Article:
Anglers need to look at gearing based on what they’ll be doing with their reels. In general bigger fish and tougher fights suggest lower gearing (gear ratios) for strength. Very high-speed reels may sacrifice some of that cranking power. “But if I’m ripping lures across the surface regularly,” for example, Bretza says, “I want a high-speed line pick up.”

The actual amount of line retrieved per turn of the handle is not just a function of the gear ratio but also the size of the spool and the length of the handle. Most reel specs will state the amount of line retrieved per turn of the handle.


Baitcast reel (new Daiwa Coastal 80) often preferred for throwing heavier topwater plugs.

This is a big one for enthusiasts like Bretza who, particularly when fishing the Pacific Coast, rely on conventional reels (star or lever drags) that require long casts with “iron” (metal jigs) but also have the ability to toss out an unweighted live sardine or anchovy as far from the boat as possible. This demands a lighter spool that minimizes start-up inertia and high-quality bearings with a good lubricant (grease).

When it comes to how spinning reels cast, the way in which they pack line onto the spool during the retrieve is a big factor, Bretza says. In recent years, because so many anglers are using braided line on their spinners, more manufacturers are offering reels with slower oscillation. That packs braided line on more snugly than with fast oscillation that puts line in larger criss-crosses around the spool, making for longer casts. Again, anglers who’ll be fishing braid can look at a reel’s features for this; some manufacturers will advertise slow oscillation.


Anglers looking at better-quality spinning reels can and should easily check to be sure a reel is designed with a direct-drive system, Mills says. That means the handle screws directly into the drivetrain. If a long handle stem slides through the reel body into a nut on the opposite side, that’s not direct drive, won’t be as strong, and the angler will notice more play during retrieve.


Line rollers are mostly trouble-free on modern spinning reels, but still advisable not to reel against the drag when a fish is taking line.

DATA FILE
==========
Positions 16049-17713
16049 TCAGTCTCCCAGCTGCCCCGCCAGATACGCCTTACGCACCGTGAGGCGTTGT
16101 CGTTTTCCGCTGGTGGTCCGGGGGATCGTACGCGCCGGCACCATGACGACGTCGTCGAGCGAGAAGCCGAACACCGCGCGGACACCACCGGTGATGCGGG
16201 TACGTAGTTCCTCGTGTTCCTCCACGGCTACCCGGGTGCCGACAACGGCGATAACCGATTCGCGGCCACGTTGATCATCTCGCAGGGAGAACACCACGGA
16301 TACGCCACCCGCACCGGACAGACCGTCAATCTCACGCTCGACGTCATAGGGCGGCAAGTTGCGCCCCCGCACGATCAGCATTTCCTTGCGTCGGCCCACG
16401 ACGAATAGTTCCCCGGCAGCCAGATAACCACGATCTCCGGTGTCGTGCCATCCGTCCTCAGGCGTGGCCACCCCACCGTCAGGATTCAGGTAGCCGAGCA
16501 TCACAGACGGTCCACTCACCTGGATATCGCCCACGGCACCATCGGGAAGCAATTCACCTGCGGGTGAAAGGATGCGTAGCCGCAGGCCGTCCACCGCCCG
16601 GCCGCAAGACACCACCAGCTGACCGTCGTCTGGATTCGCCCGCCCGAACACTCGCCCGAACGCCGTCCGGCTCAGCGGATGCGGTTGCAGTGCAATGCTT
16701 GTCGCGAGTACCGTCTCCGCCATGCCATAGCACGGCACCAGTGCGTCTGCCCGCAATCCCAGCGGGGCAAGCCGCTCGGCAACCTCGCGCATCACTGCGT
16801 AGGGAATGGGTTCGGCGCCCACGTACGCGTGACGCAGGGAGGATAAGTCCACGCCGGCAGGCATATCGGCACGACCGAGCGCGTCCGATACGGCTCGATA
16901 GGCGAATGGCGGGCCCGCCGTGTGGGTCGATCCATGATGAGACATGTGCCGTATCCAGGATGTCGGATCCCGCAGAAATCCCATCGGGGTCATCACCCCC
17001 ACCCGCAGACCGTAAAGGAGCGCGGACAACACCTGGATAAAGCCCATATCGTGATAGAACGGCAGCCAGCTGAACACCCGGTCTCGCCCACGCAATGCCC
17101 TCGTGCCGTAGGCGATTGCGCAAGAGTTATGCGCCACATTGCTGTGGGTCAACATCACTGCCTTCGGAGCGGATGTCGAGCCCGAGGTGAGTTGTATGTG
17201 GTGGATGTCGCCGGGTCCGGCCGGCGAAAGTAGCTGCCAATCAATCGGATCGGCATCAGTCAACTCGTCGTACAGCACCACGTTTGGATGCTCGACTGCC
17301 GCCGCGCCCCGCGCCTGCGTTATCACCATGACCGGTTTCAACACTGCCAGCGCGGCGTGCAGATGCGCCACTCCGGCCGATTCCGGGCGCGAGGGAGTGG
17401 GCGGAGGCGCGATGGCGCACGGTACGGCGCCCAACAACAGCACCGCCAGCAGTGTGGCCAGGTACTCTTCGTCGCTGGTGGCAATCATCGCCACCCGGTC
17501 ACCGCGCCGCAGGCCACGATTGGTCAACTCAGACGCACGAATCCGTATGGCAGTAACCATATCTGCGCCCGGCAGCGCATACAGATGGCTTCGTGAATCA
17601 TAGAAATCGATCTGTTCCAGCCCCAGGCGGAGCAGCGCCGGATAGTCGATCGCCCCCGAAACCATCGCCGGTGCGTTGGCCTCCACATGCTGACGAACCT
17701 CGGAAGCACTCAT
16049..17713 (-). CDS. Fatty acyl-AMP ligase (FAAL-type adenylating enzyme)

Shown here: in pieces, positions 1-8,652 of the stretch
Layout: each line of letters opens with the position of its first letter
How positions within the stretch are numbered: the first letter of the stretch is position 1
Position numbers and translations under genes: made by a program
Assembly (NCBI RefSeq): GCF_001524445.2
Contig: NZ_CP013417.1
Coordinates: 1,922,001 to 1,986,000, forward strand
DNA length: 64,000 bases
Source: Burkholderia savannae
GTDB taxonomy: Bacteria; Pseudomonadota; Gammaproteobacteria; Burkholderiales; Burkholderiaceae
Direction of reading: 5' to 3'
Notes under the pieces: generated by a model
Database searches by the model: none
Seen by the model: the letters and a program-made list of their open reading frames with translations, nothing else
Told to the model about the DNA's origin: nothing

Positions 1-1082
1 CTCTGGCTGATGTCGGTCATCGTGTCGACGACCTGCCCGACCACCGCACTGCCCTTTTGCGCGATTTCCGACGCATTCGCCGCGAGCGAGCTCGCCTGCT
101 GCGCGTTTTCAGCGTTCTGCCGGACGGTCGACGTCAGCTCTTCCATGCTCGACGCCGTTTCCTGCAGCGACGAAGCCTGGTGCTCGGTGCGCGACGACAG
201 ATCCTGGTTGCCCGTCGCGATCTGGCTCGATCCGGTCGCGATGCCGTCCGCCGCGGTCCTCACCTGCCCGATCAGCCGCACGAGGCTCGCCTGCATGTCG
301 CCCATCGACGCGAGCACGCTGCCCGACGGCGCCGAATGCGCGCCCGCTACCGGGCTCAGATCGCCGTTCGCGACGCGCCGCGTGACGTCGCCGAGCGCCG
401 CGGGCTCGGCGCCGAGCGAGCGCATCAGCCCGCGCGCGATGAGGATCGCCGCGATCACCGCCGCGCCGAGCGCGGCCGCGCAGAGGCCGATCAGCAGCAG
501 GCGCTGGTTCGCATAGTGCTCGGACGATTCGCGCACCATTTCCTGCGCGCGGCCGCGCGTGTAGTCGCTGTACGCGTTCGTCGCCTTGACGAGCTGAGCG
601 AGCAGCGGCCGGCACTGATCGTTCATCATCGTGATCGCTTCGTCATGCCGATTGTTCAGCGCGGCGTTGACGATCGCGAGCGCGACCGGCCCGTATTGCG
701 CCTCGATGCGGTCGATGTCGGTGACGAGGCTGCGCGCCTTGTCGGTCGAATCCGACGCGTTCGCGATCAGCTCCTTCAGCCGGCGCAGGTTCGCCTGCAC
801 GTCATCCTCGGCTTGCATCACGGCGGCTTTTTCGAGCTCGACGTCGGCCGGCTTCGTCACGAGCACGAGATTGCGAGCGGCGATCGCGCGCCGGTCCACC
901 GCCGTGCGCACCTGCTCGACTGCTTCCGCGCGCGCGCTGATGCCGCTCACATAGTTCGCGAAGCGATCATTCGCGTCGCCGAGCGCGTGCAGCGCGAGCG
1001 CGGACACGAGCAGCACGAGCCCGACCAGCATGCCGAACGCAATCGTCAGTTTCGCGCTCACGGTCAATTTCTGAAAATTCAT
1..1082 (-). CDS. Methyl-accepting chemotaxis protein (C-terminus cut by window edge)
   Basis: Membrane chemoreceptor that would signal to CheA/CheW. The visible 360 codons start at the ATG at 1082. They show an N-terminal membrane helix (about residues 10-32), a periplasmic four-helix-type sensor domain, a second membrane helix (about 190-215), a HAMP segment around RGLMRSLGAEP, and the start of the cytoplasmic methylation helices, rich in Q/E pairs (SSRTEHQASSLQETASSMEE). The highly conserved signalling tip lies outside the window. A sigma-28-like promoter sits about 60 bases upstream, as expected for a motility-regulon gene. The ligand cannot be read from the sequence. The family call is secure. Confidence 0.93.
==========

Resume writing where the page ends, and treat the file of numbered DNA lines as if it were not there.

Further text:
Our experts mentioned a couple of features not worthy of an angler’s time or angst, these days.

One is claims for line rollers on spinners that will guarantee no twist or problems. The fact is, says Bretza, most manufacturers include ball bearings for line rollers on better reels and that minimizes line twist. He does offer one tip to further reduce line twist with spinning reels: After each cast, flip the bail manually. Each time an angler cranks to flip the bail automatically, a bit of twist is added to the spool, he says.

Another overrated feature is the number of bearings. Joyce points to reels to be found on, for example, Amazon, that cost 50 bucks and offer 16 bearings or more. Seriously? “You can have 20 bearings in a reel that cost less than 20 cents,” he explains, “or a few bearings that cost $3 apiece.” All those crappy bearings may make the reel feel great when new, but they’ll wear out soon and make for very rough retrieves. Rather than the number of bearings, he says, consider the type and quality of bearings. Typically, more expensive reels with incorporate higher-quality bearings that will last.

And in the end, Joyce says— and other experts agree—for the most part, you get what you pay for when it comes to reels. But simply buying the most expensive reel you can find might be unnecessary to get a reel that will work best for you. Clearly there will always be different approaches to design, materials and construction, and nuances in the way manufacturers handle such things can make a big difference to an angler with their own particular needs. That’s where understanding what’s important in a reel, well, reelly matters. FS

Florida Sportsman Magazine December/January 2023